During the last four decades, the construction industry has changed from a cooperative family of customers, contractors, workers, and unions, into a bitter struggle in which the low bid rules, and wages and construction quality suffer. Litigation, liens, faulty projects, and worker injuries are all threatening our industry’s future.

In this atmosphere, the industry deserves a closer look at the records of the contractors that have risen to the top.  The Contractors’ Critic will  provide the evidence you cannot find anywhere else; the court cases, liens, OSHA citations, and other data on contractors, and let you decide.

The Critic views court cases and liens as a plague on our construction industry. Contractors, employees and their organizations, and customers should be working together and settling their differences outside of the court house. But the trend in our industry is towards more court suits, not less. As the Engineering News Report has editorialized:

“If your only tool is a hammer, then every problem will look like a nail. When it comes to the construction industry, the main dispute resolution tool remains a lawyer, and every disagreement will look like a lawsuit. Lawsuits go against the basic nature of the industry. Construction is not an individual endeavor, but rather a business of team building. Successful teams and projects are built on the strengths of each member, while lawsuits and unsuccessful projects are founded on the weaknesses of team members. A decade or more may pass before there is any resolution of a dispute by the courts leaving no one a winner. Some industry sources claim the tide of dispute resolution may be turning back towards the courts. This may indicate that the construction industry has become too complacent to combat creeping litigiousness.”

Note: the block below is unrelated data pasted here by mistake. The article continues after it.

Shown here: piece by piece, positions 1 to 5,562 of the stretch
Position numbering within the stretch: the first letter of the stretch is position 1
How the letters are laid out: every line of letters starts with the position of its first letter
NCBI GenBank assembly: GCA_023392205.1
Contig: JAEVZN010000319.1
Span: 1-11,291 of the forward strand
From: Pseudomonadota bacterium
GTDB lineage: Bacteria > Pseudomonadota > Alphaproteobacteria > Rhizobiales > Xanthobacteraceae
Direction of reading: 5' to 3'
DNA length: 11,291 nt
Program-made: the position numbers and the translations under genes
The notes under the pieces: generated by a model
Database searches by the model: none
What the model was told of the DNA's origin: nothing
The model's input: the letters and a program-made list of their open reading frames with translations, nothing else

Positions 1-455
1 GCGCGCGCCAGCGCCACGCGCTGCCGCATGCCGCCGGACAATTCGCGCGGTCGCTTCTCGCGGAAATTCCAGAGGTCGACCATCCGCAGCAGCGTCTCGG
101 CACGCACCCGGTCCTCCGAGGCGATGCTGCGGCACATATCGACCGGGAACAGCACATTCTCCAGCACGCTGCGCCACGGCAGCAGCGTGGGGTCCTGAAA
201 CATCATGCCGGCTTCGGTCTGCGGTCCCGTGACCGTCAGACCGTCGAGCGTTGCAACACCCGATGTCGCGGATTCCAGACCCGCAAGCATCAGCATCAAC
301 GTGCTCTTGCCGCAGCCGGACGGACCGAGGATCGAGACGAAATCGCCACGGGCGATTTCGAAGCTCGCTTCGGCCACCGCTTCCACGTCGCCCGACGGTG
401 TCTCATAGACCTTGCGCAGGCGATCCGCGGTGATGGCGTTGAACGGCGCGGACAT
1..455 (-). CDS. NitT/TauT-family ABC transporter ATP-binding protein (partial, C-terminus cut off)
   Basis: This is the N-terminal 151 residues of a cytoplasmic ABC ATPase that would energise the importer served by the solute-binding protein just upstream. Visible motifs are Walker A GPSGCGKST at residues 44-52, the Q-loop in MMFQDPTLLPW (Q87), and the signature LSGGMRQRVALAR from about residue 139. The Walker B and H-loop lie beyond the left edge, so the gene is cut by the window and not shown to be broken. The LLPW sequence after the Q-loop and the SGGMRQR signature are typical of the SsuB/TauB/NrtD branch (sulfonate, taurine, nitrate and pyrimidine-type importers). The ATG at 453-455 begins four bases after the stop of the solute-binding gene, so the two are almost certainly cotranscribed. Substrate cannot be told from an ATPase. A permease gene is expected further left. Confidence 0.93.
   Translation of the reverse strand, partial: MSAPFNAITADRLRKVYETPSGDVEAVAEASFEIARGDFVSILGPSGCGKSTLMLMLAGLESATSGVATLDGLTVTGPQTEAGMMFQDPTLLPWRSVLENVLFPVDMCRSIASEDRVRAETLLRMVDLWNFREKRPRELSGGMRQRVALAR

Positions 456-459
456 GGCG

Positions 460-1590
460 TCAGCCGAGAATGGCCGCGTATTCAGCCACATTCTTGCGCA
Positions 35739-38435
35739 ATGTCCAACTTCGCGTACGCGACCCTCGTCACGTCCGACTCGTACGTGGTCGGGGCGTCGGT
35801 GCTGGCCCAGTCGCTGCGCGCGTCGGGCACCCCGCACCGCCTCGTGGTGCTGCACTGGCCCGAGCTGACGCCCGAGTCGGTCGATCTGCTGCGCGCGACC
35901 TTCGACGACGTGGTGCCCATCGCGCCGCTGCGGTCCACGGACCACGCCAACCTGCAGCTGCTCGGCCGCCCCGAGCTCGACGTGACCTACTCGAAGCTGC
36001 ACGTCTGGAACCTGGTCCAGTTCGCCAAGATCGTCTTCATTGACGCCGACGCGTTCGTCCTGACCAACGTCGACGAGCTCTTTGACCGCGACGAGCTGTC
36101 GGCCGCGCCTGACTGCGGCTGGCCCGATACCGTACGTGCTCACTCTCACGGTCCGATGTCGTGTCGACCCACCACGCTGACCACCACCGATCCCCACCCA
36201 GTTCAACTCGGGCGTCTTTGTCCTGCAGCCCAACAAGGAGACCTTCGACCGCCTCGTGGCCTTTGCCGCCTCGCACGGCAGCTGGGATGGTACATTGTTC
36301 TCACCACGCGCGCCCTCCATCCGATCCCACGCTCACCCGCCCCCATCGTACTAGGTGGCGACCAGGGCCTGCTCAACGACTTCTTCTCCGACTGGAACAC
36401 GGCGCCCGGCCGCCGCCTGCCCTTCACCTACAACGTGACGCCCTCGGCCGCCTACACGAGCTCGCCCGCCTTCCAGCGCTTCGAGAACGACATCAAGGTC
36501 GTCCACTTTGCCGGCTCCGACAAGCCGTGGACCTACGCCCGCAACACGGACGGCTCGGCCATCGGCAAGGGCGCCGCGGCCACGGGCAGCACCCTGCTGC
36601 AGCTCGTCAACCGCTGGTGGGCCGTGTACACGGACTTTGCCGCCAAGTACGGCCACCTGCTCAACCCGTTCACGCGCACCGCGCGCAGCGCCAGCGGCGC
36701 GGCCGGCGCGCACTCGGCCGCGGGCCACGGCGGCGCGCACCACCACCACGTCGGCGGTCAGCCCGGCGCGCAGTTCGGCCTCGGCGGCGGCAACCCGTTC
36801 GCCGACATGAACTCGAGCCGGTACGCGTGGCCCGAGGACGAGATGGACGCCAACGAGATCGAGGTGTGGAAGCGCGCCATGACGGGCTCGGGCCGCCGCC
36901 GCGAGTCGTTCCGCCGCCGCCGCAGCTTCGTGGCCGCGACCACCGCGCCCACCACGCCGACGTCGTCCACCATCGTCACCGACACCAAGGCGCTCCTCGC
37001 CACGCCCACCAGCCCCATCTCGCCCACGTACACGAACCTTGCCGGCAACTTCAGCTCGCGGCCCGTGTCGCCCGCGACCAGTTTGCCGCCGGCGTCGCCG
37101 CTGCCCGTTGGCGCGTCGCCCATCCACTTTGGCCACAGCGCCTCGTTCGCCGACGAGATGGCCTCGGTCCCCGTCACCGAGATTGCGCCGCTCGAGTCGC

The Critic could not agree more with this ENR editorial. These are the reasons why the Critic devotes its resources to researching and publishing details on litigation and liens in the construction industry. The Critic feels that the sheer numbers and the types of these lawsuits should be of grave concern to every contractor and construction customer.


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